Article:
A task force of business leaders met behind closed doors on Wednesday to talk about the future of the Spokane Transit Authority Plaza in the heart of downtown.
The meeting comes after business interests persuaded the STA board in July to postpone until November a vote on moving ahead with a $5.8 million remodel of the plaza, the city’s central bus station.
“I think it was an extremely healthy conversation,” said Mark Richard, president of the Downtown Spokane Partnership, who organized the task force.
He said a private setting was more conducive to keeping his group on task.
“We need to have frank discussions,” he said.
The STA board has given the business leaders until Nov. 15 to make their recommendations on plaza operations and the planned remodel. The task force is scheduled to meet four more times through Oct. 31.
Richard said no one in the task force expressed the opinion on Wednesday that the plaza should be moved to another part of the city.
Rather, the question is whether the remodel can meet the goals of improving customer service and minimizing adverse impacts such as loitering and other nuisances, Richard said.
In addition to loitering, the plaza’s system of loading and unloading creates clusters of riders who can impede other pedestrians.
Spokane City Councilwoman Amber Waldref, chairwoman of the STA board, said the meeting was productive despite not being open to the media or the public.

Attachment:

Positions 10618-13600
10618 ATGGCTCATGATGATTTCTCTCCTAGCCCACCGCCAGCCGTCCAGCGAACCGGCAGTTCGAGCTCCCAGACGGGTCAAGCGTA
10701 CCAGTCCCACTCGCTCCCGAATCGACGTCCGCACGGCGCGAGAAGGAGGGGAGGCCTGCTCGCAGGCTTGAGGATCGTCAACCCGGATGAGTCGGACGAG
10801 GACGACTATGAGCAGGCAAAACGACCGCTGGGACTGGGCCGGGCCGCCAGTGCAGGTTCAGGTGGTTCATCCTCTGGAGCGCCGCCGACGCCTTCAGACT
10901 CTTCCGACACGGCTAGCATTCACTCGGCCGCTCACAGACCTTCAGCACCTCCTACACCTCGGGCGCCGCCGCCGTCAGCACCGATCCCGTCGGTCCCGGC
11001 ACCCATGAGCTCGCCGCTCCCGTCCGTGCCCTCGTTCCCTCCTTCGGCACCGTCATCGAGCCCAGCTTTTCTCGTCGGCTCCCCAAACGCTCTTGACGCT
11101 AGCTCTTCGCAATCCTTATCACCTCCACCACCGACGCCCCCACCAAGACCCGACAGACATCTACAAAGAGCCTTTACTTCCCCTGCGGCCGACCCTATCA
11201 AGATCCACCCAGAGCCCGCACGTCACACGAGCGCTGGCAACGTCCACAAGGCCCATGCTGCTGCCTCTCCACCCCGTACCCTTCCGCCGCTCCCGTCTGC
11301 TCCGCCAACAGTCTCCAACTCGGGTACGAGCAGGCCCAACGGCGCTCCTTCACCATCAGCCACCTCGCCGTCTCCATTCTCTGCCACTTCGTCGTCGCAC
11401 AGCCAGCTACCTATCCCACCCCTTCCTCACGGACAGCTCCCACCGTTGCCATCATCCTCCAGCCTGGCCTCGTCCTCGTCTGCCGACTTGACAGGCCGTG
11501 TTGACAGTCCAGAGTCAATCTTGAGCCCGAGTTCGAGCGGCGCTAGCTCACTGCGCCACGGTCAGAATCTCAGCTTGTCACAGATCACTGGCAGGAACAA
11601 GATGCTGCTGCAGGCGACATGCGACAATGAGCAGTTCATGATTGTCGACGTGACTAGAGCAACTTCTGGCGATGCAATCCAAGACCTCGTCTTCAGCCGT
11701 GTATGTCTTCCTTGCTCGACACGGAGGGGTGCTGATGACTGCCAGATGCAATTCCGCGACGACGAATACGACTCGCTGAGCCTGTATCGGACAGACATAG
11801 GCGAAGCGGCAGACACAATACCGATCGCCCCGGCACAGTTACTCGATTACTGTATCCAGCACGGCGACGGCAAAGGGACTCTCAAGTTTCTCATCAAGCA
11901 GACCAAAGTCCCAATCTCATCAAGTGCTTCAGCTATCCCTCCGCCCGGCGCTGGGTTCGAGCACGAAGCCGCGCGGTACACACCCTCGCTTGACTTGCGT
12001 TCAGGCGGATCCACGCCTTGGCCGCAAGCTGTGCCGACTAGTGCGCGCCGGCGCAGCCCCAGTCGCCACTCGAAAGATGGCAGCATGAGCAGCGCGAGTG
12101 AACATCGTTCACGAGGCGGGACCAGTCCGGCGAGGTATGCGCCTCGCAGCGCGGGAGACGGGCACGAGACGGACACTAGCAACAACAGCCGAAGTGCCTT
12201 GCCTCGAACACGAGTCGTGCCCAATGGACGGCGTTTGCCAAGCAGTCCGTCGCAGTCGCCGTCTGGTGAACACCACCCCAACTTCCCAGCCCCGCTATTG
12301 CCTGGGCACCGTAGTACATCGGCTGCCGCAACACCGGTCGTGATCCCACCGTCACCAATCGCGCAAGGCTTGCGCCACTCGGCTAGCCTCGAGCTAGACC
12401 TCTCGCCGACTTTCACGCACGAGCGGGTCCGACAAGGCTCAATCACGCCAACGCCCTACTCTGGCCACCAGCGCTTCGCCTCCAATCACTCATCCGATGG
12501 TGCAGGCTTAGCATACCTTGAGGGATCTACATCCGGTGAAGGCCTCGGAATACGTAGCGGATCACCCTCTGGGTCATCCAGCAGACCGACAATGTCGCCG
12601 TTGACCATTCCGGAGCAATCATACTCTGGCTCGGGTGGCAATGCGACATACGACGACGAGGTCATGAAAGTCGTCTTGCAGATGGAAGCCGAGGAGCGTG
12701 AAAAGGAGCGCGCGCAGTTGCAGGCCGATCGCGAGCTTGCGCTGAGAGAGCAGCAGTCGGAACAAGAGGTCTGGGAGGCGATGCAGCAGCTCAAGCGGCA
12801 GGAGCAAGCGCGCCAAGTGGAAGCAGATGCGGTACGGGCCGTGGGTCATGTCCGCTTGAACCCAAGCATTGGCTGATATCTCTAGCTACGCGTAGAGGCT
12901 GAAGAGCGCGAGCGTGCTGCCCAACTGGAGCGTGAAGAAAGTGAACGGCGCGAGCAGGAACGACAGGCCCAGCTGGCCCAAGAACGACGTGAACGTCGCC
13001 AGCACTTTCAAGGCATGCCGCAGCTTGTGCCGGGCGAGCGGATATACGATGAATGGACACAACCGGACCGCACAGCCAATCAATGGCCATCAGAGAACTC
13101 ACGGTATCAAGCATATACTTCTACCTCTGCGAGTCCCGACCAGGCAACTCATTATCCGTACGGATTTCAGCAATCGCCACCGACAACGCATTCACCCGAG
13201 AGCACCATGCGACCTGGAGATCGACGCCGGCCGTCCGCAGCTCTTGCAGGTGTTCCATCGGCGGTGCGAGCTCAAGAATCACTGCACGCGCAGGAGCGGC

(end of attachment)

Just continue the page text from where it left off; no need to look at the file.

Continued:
“There was a really good dialog,” she said.
Waldref was joined at the meeting by County Commissioner Al French, who is also a member of the STA board, and top STA staff and remodel consultants.
“It was about answering questions and making sure they have a good understanding” of the remodel project, French said.
The meeting was led by a facilitator from Whitworth University, hired by the Downtown Spokane Partnership, Richard said.
About half of the 25-member task force attended, Waldref said.
One of the absent task force members was Stacey Cowles, publisher of The Spokesman-Review, who was out of town.
Remodeling of the 1995 plaza involves moving customer service and other passenger facilities to the first floor, bringing retail from the second floor to the first floor, creating a public meeting space on the second floor and adding a new retail space at the corner of Riverside Avenue and Wall Street.
The idea is to create a mix of uses to break up the domination of the space by bus riders.
After the STA removed its outdoor smoking area adjacent to the plaza in 2012, business leaders saw a vast increase in loitering in the area, especially along Post and Wall streets, as smokers sought places to smoke while waiting for buses.
Mike Senske, CEO of Pearson Packaging Systems and chairman of Greater Spokane Incorporated’s board, said he has had business clients who told him last year they no longer wanted to stay at the Davenport Hotel because of the loitering. Those clients subsequently went to the Northern Quest Casino hotel, he said.
STA officials say the loitering problem has declined since the STA installed a new plaza smoking area this year at a cost of $70,000. The Spokane City Council also responded with anti-loitering measures. Richard said that no one should think that moving the plaza will solve Spokane’s street problems. He said any comprehensive solution involves dealing with loitering, mental health and other issues.
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